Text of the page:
RYAN MANDELBAUM: Well, Ira, we live in a society that relies on clocks. So it doesn’t work so well. Kjell and I, when we were speaking, he said I only have 20 minutes because he had to go catch a plane. And you can’t catch a plane if you don’t have a clock. But the other thing is that scientifically, that probably wouldn’t work out so well. We evolved in a place with 24 hour cycles.
IRA FLATOW: And we have circadian rhythms, right?
RYAN MANDELBAUM: Exactly. And all sorts of things rely on the circadian rhythm– I mean, our sleep cycles, our hormonal cycles. We have body temperature, gastrointestinal tract. I mean, it is important to maintain a rhythm.
IRA FLATOW: But even so, there are people who live in almost total dark– in the Arctic Circle, total darkness in the winter time. How do they know– what happens to their circadian rhythm? We ought to look into that, yeah?
RYAN MANDELBAUM: I think there was research of a guy who lived in a cave for a long time. And he still maintained approximately– not exactly– but approximately a 24 hour calendar, schedule.
IRA FLATOW: Let’s get out of the cave and look at, well, maybe a strange skull– get to this strange skull that is finally identified. And what is it?
RYAN MANDELBAUM: Oh, I love this. It’s a hybrid between a narwhal and a beluga. So these two arctic cetaceans, some time in the ’80s, the hunters came across this strange animal. It had a beluga’s flipper, a narwhal’s tail, and they killed it. They gave the skull to some scientists. And now DNA evidence has indeed revealed that the skull was a hybrid between a narwhal and a beluga. I mean, it’s crazy.
IRA FLATOW: So you can have that happen. They can be a hybrid.
RYAN MANDELBAUM: Yeah, in fact, cetaceans, like whales, they do it. They hybrid with one another. And we don’t know exactly what happened. But we do know that the beluga was the male. The narwhal was the female. And the two species have been seen traveling in pods with one another. So what probably happened was a– they say a young male beluga probably got caught up with a big pod of narwhals. And one of the female narwhals allowed him to be the father.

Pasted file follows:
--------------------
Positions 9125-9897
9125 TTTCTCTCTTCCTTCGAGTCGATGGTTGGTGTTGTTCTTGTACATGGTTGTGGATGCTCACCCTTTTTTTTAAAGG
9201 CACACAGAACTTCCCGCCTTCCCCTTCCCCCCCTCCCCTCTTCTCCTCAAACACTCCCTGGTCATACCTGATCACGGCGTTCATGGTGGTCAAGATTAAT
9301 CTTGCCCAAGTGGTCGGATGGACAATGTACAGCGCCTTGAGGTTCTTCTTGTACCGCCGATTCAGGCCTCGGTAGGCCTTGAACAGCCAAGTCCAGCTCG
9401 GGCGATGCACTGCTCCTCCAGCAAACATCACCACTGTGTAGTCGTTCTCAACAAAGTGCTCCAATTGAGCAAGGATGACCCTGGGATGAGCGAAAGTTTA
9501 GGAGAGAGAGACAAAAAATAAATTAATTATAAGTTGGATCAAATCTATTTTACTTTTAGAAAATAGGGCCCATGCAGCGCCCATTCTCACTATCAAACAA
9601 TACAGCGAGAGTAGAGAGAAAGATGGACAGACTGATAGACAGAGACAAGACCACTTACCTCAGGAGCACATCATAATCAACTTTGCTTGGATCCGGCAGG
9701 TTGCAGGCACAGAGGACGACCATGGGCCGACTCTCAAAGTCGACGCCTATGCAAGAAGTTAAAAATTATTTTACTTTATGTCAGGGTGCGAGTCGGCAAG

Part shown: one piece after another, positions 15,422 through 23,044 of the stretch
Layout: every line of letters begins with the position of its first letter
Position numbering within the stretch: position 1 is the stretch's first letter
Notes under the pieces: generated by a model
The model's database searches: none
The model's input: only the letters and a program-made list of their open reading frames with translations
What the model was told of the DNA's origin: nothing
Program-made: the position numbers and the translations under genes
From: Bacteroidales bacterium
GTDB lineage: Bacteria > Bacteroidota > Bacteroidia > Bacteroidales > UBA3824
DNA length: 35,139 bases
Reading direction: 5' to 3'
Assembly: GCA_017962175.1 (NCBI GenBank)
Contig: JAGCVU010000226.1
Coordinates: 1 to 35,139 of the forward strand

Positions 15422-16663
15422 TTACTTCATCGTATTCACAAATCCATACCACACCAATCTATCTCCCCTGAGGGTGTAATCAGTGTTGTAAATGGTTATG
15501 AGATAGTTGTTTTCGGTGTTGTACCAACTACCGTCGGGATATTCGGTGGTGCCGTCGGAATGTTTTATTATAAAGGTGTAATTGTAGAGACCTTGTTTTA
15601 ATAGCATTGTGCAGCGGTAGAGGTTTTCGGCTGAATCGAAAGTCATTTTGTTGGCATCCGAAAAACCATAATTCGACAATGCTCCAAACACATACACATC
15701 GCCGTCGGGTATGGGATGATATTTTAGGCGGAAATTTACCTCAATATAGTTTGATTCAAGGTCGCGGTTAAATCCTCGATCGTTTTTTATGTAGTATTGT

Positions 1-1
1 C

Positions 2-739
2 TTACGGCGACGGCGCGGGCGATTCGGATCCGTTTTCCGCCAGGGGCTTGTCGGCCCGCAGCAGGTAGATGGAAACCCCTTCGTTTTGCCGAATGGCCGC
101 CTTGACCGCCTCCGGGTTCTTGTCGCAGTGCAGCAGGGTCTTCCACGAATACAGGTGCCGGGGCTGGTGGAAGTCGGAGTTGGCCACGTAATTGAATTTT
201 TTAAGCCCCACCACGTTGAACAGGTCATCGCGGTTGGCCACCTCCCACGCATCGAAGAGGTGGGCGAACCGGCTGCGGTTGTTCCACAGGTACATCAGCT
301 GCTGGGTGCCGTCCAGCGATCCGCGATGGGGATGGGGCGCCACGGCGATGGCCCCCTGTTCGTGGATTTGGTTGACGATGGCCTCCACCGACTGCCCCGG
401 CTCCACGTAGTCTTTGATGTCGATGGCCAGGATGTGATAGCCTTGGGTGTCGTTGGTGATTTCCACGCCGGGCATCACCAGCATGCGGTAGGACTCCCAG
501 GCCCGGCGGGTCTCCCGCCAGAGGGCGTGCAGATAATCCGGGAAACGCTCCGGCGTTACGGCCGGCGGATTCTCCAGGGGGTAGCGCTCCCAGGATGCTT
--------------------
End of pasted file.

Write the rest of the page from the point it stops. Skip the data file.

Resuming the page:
IRA FLATOW: And then this skull has been sitting on somebody’s desk or on their shelf for decades?
RYAN MANDELBAUM: That’s right. Well, it’s been long hypothesized to be this hybrid. Because if you look at it, it really does look like a beluga, sort of. They have regular teeth. Narwhals have these long, single tooth horns. And its teeth are splayed outwards, almost like a cross between a beluga and a narwhal. But it lived to be an adult. So it clearly did fine.
IRA FLATOW: Is this– how shall I put– potentially bad news? Especially climate change brings narwhals and belugas closer together.
RYAN MANDELBAUM: Sure, the study authors did tell me that this seems to be a one off case. We don’t know. Hybrids generally could be bad news because if a rare species doesn’t find a mate, then they pick some other species, and they produce unfit offspring. And that’s obviously bad.
IRA FLATOW: Finally San Francisco wants to make a statement about e-cigarettes.
RYAN MANDELBAUM: San Francisco is poised to be the first city in the United States to ban e-cigarettes, or at least until the FDA will review e-cigarettes. It’s an interesting situation. You might know that vaping is really popular among teens right now. I think it’s one in five teens have said that they use these e-cigarettes. And it’s been called one of the country’s biggest public health challenges. Now, will this work? We don’t know.
IRA FLATOW: Well, watch out. As they say, as goes California, so goes the nation.
RYAN MANDELBAUM: Right, yeah. And what’s interesting is that Juul, the industry leading e-cigarette company, is actually based in San Francisco. They’re partially owned by the tobacco giant Altria. So obviously, they’re not happy with this. And they’re trying to fight the base, but you know.
IRA FLATOW: Oh, yeah, that’s interesting. That is interesting. We’ll pay attention. Thank you, Ryan.
RYAN MANDELBAUM: Thanks so much for having me, Ira.
IRA FLATOW: Ryan Mandelbaum, staff writer at Gizmodo here in New York.
Christie Taylor was a producer for Science Friday. Her days involved diligent research, too many phone calls for an introvert, and asking scientists if they have any audio of that narwhal heartbeat.
Ira Flatow is the host and executive producer of Science Friday. His green thumb has revived many an office plant at death’s door.